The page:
We had the pleasure of returning to a very pleasant and dry Wrens’ Nest in Dudley on the 12th May 2018 to hunt for the elusive “Dudley bug”.
Wren’s Nest is composed of limestone from the Silurian Wenlock Group and is famous for the Phacopid trilobite Calymene blumenbachii, which featured on the Dudley County Borough Council Coat of Arms until 1974.
A former Victorian Quarry, which ceased operation in the 1920s, Wren’s Nest is now a National Nature Reserve and a Site of Special Scientific Interest due to the fossils that can be found here. And what a site it is!
It is a fantastic site for fossil hunting as so many fossils can be found loose on the ground. Over 700 different species of fossils can be found here, over 80 of which can be found nowhere else on earth.
Wren’s Nest contains the most diverse and abundant fossil fauna found in the British Isles and the fossils are among the most perfectly preserved Silurian fossils in the world.
Many attendees were young, first time fossil hunters and looked fabulous in their new hi-vis! We had lots of families and newcomers, which was great.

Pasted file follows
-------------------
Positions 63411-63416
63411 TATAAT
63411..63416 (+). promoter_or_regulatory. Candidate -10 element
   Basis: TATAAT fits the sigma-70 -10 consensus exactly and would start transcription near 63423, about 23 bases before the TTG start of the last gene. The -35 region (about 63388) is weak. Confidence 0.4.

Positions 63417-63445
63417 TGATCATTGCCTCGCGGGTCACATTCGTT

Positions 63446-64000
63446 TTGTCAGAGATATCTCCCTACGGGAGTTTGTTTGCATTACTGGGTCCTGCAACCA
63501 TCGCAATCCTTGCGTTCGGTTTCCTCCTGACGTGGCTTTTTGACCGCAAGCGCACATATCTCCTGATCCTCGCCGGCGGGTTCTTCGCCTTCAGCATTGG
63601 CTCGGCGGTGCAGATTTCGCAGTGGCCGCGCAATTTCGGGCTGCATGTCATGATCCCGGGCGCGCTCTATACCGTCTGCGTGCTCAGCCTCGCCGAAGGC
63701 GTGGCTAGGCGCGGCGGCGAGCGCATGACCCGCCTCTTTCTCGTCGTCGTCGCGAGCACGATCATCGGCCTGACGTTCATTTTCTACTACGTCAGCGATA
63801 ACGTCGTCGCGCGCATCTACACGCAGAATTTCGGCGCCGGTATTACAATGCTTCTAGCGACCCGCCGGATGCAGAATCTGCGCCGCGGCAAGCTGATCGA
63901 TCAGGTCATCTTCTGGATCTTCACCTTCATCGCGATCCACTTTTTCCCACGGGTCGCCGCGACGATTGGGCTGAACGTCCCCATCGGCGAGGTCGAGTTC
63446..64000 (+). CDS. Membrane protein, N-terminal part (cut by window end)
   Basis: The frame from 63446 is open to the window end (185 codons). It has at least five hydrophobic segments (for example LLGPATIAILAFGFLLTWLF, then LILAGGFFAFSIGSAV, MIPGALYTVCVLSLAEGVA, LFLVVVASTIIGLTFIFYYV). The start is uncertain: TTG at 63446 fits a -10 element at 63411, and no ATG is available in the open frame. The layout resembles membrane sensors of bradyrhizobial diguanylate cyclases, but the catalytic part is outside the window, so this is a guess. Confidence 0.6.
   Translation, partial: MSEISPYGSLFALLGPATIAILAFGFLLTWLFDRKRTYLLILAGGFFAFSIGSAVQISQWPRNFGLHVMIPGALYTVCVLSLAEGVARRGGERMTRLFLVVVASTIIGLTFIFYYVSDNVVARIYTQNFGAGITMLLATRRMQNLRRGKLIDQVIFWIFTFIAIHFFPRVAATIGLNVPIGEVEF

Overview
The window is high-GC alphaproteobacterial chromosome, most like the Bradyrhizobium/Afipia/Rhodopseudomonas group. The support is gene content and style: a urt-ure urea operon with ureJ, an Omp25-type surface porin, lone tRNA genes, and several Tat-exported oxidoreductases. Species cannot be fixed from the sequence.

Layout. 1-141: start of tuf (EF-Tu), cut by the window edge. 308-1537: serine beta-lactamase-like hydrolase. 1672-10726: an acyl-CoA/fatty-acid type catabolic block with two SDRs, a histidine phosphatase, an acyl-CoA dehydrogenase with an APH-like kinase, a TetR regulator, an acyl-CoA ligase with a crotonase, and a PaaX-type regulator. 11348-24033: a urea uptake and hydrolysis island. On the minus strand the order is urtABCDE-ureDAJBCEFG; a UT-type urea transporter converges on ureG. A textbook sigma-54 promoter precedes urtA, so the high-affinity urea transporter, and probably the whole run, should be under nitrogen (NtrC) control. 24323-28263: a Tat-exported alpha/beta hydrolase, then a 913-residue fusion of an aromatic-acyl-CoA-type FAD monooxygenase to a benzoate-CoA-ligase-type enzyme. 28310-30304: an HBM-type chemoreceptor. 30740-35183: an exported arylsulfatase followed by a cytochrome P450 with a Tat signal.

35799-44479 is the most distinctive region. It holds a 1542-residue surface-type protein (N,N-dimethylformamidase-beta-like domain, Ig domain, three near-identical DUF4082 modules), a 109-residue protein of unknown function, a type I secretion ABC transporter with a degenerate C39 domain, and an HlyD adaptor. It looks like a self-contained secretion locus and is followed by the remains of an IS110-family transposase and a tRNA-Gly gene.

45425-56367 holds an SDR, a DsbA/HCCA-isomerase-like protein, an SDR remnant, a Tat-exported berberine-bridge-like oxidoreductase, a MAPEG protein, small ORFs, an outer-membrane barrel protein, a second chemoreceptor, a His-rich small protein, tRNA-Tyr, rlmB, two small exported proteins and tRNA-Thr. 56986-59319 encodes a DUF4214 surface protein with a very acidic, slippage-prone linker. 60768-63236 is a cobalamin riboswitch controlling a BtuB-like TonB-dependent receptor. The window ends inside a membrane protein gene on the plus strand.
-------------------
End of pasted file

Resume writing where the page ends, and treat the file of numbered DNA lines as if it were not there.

We started the day with a potted history of the site and a “show and tell” of the types of fossil that could be found at the site. The first few hours of hunting were spent at the reef mounds, before moving onto the fossil trench, from where we had a lovely view of the ripple beds.
The group found some marvellous partial trilobites (heads and tails – shown above and below), gastropods, brachiopods, bryozoans, corals and sponges – a fabulous slice of a Silurian reef ecosystem.
To all that attended, we hope that you enjoyed your day, and to the first-time hunters, we hope that we have inspired you to begin a wonderful new hobby!